HL Deb 16 April 2002 vol 633 cc822-4

2.58 p.m.

Earl Russell

asked Her Majesty's Government:

Whether the Department for Work and Pensions will abandon the assumption that communications to claimants have been received two days after posting.

The Parliamentary Under-Secretary of State, Department for Work and Pensions (Baroness Hollis of Heigham)

My Lords, in practice 97 per cent of benefit cheques are received within two working days of posting and other urgent communications to clients are posted in good time. For example, notification of work-focused interviews are sent by first-class post at least four days before the interview date and, if necessary, clients are given three opportunities to attend over and beyond good cause.

Earl Russell

My Lords, does the Minister agree that the ability to communicate with claimants by post is a vital part of the work of her department? Does she also agree that despite those few encouraging statistics, the assumption that communications are received within two working days, as a result of changes in the Post Office, is degenerating from the optative into a legal fiction? Will she attempt to ensure that in any discussions on the future of the Post Office her department is involved in putting the case for it to remain a genuinely universal service?

Baroness Hollis of Heigham

My Lords, I certainly agree with the last point made by the noble Earl. The position of the Government is clear; we are committed to the postal service remaining a universal service. However, I wonder whether the noble Earl can help me because I do not understand where he has identified the problem. As I have said, although 97 per cent of all correspondence arrives within two days, urgent notifications such as interview details, are posted four days ahead. Furthermore, if the letter fails to arrive, another opportunity is given. If that letter fails to arrive, then a third opportunity is offered. Furthermore, most such notifications are in fact made by telephone and then followed up with a letter. I do not fully understand the problem identified by the noble Earl.

I agree that if 97 per cent of all correspondence arrives within two days, then 3 per cent does not. However, I am not sure what the noble Earl thinks may hinge on that.

Lord Clarke of Hampstead

My Lords, does my noble friend agree that, if the Post Office had been given the commercial freedom promised in the last Labour Party manifesto and if it was properly funded and free of political interference, then it would be safe to assume that the once great Post Office could be relied on to deliver within two days?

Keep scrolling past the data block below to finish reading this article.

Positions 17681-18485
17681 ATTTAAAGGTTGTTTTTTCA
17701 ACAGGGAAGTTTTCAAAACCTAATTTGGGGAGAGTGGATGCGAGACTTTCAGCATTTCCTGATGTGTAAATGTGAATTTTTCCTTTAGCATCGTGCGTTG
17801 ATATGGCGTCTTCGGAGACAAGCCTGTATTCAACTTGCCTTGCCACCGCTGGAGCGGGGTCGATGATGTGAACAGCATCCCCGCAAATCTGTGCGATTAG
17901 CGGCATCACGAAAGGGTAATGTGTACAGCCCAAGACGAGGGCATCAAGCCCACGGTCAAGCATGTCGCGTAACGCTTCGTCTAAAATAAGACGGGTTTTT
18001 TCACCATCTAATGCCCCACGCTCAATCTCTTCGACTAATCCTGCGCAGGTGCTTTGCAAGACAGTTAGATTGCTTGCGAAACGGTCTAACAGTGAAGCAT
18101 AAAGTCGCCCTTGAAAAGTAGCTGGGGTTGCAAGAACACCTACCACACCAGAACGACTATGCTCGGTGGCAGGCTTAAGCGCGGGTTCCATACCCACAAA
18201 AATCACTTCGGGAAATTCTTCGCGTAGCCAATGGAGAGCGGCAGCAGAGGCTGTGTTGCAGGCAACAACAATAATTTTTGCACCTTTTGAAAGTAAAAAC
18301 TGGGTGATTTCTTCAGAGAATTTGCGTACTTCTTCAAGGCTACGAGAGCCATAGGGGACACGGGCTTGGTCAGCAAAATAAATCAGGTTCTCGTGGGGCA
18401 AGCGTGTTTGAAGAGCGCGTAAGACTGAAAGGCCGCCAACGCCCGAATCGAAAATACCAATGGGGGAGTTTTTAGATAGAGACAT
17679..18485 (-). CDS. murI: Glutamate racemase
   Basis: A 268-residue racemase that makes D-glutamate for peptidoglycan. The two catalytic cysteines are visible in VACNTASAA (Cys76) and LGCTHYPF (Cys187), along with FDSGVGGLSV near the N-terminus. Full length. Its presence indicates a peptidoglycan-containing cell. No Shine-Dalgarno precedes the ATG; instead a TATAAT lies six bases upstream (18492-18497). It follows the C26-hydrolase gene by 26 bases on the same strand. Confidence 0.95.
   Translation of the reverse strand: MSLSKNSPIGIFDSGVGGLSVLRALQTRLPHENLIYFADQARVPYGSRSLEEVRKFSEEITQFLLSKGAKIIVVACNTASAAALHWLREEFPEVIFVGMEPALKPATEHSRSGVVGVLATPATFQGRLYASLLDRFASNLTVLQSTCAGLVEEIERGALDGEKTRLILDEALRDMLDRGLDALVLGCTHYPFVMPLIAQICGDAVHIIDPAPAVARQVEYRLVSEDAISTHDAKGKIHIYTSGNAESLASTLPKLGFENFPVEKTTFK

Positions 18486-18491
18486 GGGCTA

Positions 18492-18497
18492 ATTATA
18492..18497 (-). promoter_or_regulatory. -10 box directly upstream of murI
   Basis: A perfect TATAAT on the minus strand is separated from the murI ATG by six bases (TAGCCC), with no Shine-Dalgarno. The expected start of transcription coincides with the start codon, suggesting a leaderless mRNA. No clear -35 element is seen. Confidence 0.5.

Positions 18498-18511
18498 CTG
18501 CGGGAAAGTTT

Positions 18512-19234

Baroness Hollis of Heigham

My Lords, I would hope that that was the case. However, that would be what is called a counterfactual; that is, if and only if. It is the case that most of the department's communications with people, including pensioners, are conducted on the telephone. Those calls are followed up by letter. Perhaps the noble Earl, Lord Russell, has evidence to suggest that people have been seriously inconvenienced by the failure of key letters to arrive when they should have and, as a result, suffered hardship. I do not have any such evidence.

Lord Higgins

My Lords, does the noble Baroness agree that the problem may not lie entirely with the Post Office? In exchanges yesterday in another place, it was pointed out that the Secretary of State, in writing to his opposite number concerning pensions, addressed his letter to: Mr David Willetts, Member of Parliament, Labour Party, Regent Street, Barnsley, South Yorkshire".—[Official Report, Commons, 15/4/02; col. 351.]

Baroness Hollis of Heigham

My Lords, the noble Lord has persuaded me that Mr Willetts is all things to all people.

Baroness Gardner of Parkes

My Lords, does the Minister appreciate that those of us who have lived in other countries still find the postal service in this country remarkably good in comparison? Can she also comment on the problems that arise when a letter is misaddressed? Usually there is quite a time lag before the letter that has been wrongly addressed is returned to the sender. Does this situation present any problems in her department?

Baroness Hollis of Heigham

My Lords, the noble Baroness is right. The one area where a problem can arise is not so much within the department but when local authorities send out housing benefit cheques to a tenant who has moved on. On occasion the landlord will then collar the cheque or giro. Housing benefit is the one area which so far as I am aware has a problem. As a result, around a year ago the Government encouraged local authorities to insist that the Post Office does not redirect giro cheques; that is, if the letter cannot be delivered to the individual, it should be sent back to the department. I am pleased to say that around three-quarters of all local authorities have now incorporated that condition in respect of their correspondence.

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